In his book You Are Not a Gadget (2010) Jaron Lanier laments the "cybernetic totalism" in Silicon Valley that's fueled by its own religious fervor and "sweet faith." In To Save Everything, Click Here (2013), Evgeny Morozov deconstructs the folly of "technological solutionism" — as if gadgets will solve all the problems of the world.
Dave Eggers fictionalizes this techno-hype and our cultural conformity to it in his new novel The Circle. A new college grad named Mae works at a dystopian tech company called "The Circle" that's led by the "Three Wise Men." It's an environment of enchantment: "My God," Mae thought, as she surveyed the corporate campus, "it’s heaven." The Circle exhibits all the characteristics of a cult, including the near impossibility of opting out.
And note the irony. Apple products aren't much different than Google or Samsung gadgets. At most there's a distinction without a difference. They're so similar that they sue each other over patent infringements.
Instead of individual creativity or rebel-revolutionaries, techno-ads and their products invite us to group conformity. That's the purpose of advertisement, however brilliant.
If you really dared to "think different", if you canceled Facebook and Twitter, or threw away your phone, you would pay a high price for your creative non-conformity — it would be an act of self-marginalization.
The desert monk Saint Anthony (d. 356) observed this stark contrast between authentic creativity and group conformity: "A time is coming when men will go mad, and when they see someone who is not mad, they will attack him, saying, 'You are mad; you are not like us.'"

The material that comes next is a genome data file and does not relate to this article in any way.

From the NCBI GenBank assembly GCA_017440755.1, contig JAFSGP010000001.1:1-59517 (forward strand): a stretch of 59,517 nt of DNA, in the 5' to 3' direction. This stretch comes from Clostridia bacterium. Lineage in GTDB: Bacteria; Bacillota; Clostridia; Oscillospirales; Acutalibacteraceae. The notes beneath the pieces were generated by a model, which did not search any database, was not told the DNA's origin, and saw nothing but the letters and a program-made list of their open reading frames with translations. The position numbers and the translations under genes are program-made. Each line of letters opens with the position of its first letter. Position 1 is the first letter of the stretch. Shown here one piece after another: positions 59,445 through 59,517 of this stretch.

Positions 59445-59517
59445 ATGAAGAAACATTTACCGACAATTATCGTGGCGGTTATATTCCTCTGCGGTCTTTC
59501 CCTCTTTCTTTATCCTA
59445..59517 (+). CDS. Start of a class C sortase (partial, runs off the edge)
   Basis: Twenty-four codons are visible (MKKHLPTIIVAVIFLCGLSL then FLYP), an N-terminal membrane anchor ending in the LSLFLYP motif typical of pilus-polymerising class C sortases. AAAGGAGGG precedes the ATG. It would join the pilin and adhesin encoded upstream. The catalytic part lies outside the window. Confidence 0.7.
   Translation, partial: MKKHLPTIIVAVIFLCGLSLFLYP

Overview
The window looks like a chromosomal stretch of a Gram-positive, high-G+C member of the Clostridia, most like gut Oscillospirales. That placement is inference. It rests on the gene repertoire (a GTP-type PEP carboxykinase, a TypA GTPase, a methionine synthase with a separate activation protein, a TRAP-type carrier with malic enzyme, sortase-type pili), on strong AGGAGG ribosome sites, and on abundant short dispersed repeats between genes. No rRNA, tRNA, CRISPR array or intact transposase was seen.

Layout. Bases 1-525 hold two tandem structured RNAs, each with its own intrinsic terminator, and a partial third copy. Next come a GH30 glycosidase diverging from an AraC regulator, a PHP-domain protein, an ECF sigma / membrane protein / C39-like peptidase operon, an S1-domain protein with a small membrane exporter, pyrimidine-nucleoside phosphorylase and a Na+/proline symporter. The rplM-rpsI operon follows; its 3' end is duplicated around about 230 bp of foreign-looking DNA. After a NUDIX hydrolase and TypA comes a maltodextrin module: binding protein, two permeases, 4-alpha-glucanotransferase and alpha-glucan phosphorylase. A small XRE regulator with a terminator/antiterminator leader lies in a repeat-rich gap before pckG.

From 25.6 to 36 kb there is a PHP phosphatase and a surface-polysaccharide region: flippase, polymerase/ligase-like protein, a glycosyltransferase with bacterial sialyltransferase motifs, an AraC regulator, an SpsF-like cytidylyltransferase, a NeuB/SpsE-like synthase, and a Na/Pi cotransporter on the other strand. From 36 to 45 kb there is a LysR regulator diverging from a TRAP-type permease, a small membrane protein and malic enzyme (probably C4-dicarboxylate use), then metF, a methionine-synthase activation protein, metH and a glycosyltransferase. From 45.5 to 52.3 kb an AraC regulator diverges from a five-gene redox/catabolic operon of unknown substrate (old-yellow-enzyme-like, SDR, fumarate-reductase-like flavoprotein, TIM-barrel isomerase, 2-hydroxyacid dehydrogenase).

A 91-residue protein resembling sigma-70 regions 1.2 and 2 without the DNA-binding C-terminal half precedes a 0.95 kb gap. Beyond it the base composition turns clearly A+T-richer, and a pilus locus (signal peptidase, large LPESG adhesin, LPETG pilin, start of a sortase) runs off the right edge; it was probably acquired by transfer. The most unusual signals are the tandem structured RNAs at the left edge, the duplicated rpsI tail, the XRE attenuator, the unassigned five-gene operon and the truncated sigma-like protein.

In the Old Testament reading this week, Micah criticizes religious conformity in favor of a truly revolutionary life: "Do justice, love kindness, and walk humbly with your God." (6:8). Just how revolutionary would this be? Imagine kindness on Wall Street, humility in Hollywood, or justice in politics.
Our "gotcha!" journalism profits from slander, whereas the psalmist this week suggests a radical alternative: "Cast no slur on your neighbor."
The Beatitudes in this week's gospel describe a genuinely counter-cultural style of life. In a world of wealth and war, says Jesus, blessed are the poor and the peacemakers. Instead of violence and vengeance, blessed are the mournful, the meek, and the merciful.
When the powerful forces of conformity tempt me to prove myself, there's always the example of Mary Oliver in her poem Today — who takes a day off to do nothing at all except to "let the voodoos of ambition sleep."
In The Mad Farmer Liberation Front, the poet-farmer Wendell Berry suggests ways to "practice resurrection." For example, "be joyful, / though you have considered all the facts." Or again, in whatever you might do, "Ask yourself: Will this satisfy / a woman satisfied to bear a child?"
To live the Beatitudes is to "live different" as one of the true "crazy ones." They take us off the grid, figuratively if not literally.
In his sermon on Romans 12:1–2, Martin Luther King, Jr. called this a life of "transformed non-conformity." Its permutations are as numerous as our individual personalities and life situations. In the epistle this week, Paul describes it as a life that chooses the foolishness of God over the wisdom of the world.
Image credits: (1) Wall75.com; (2) Flickr.com; and (3) Blogspot.com.